In honor of Columbus Day–or Indigenous Peoples’ Day, depending on your location–we are going to reflect back on a classic historical misunderstanding between Christopher Columbus and indigenous Mesoamericans. We have previously remarked on Columbus’s misidentification of red chili pepper as a relative of black pepper, but he didn’t stop there, he also had some issues when identifying that vital ingredient of chocolate–the cocoa bean!
On August 15, 1502, during his fourth and final voyage to the New World, Columbus encountered a large boat near an island off the coast of what is today Honduras. It was the largest indigenous vessel he had yet seen, measuring “as long as a galley, 8 feet wide, and with 25 paddlers with palm roof.” It was laden with various goods for trading, along with a number of dried cacao beans. Cacao beans actually have a very thin membrane or shell that surrounds them that will be removed before they are made into chocolate. However, while the beans still wear this light shell, they do rather closely resemble almonds and that is exactly what Columbus mistook them for.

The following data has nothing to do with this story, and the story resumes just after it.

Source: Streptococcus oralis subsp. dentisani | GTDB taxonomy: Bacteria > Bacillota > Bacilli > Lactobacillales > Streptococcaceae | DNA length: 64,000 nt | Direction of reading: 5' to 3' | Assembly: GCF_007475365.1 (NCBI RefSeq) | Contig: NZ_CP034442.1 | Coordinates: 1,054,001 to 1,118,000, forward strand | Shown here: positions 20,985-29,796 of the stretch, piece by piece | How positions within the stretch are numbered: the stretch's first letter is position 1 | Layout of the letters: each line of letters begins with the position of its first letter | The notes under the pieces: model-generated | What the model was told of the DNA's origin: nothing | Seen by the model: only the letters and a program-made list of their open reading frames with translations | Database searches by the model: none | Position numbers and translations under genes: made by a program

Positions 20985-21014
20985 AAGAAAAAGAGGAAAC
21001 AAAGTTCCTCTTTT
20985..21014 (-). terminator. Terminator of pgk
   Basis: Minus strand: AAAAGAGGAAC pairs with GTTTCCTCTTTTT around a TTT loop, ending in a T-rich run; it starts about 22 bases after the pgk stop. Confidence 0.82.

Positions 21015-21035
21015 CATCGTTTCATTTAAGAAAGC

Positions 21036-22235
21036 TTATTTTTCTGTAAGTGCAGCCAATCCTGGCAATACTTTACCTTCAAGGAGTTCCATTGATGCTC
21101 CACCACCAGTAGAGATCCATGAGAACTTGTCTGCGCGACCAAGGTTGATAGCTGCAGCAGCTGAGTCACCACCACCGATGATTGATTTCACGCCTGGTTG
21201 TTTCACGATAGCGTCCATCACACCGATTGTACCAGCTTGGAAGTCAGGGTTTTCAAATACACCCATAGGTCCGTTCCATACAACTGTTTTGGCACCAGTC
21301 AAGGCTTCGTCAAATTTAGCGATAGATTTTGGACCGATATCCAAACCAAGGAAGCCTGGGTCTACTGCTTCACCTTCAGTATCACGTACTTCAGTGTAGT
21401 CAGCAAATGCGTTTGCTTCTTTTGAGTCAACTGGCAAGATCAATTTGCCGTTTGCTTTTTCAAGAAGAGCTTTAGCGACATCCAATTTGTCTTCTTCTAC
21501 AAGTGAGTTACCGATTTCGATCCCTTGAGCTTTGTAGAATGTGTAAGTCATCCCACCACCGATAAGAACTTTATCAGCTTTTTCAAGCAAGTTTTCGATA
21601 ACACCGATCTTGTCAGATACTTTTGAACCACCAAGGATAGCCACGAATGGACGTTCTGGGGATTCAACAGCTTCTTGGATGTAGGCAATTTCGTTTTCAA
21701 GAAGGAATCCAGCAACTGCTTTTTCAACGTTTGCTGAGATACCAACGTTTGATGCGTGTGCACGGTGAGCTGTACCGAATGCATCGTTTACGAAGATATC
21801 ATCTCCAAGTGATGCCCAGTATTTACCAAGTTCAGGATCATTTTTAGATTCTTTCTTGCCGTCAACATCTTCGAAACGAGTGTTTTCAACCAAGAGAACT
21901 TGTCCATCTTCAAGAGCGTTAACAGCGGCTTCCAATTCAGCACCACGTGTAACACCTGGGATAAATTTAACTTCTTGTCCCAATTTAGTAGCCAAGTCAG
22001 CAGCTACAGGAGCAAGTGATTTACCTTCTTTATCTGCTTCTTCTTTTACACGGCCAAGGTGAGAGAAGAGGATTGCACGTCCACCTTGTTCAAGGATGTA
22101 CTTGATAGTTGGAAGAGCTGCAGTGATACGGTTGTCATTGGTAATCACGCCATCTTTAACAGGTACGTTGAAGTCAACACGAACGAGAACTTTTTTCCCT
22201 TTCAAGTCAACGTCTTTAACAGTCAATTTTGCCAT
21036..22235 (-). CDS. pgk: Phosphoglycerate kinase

Columbus’s son, Fernando would later write about that encounter, observing that the indigenous Mesoamericans “seemed to hold these almonds [referring to the cacao beans] at a great price; for when they were brought on board ship together with their goods, I observed that when any of these almonds fell, they all stooped to pick it up, as if an eye had fallen.” Columbus and his party could tell that these beans held great value to these people–they were actually a form a currency–and since these beans looked somewhat like almonds, he assumed they were simply another almond variety as yet unknown in Europe.
Columbus ultimately brought some cacao beans with him to the Spanish court, but they paled in comparison to the other, more metallic, riches brought back with him, and the cacao beans were dismissed by the Spaniards for the time being.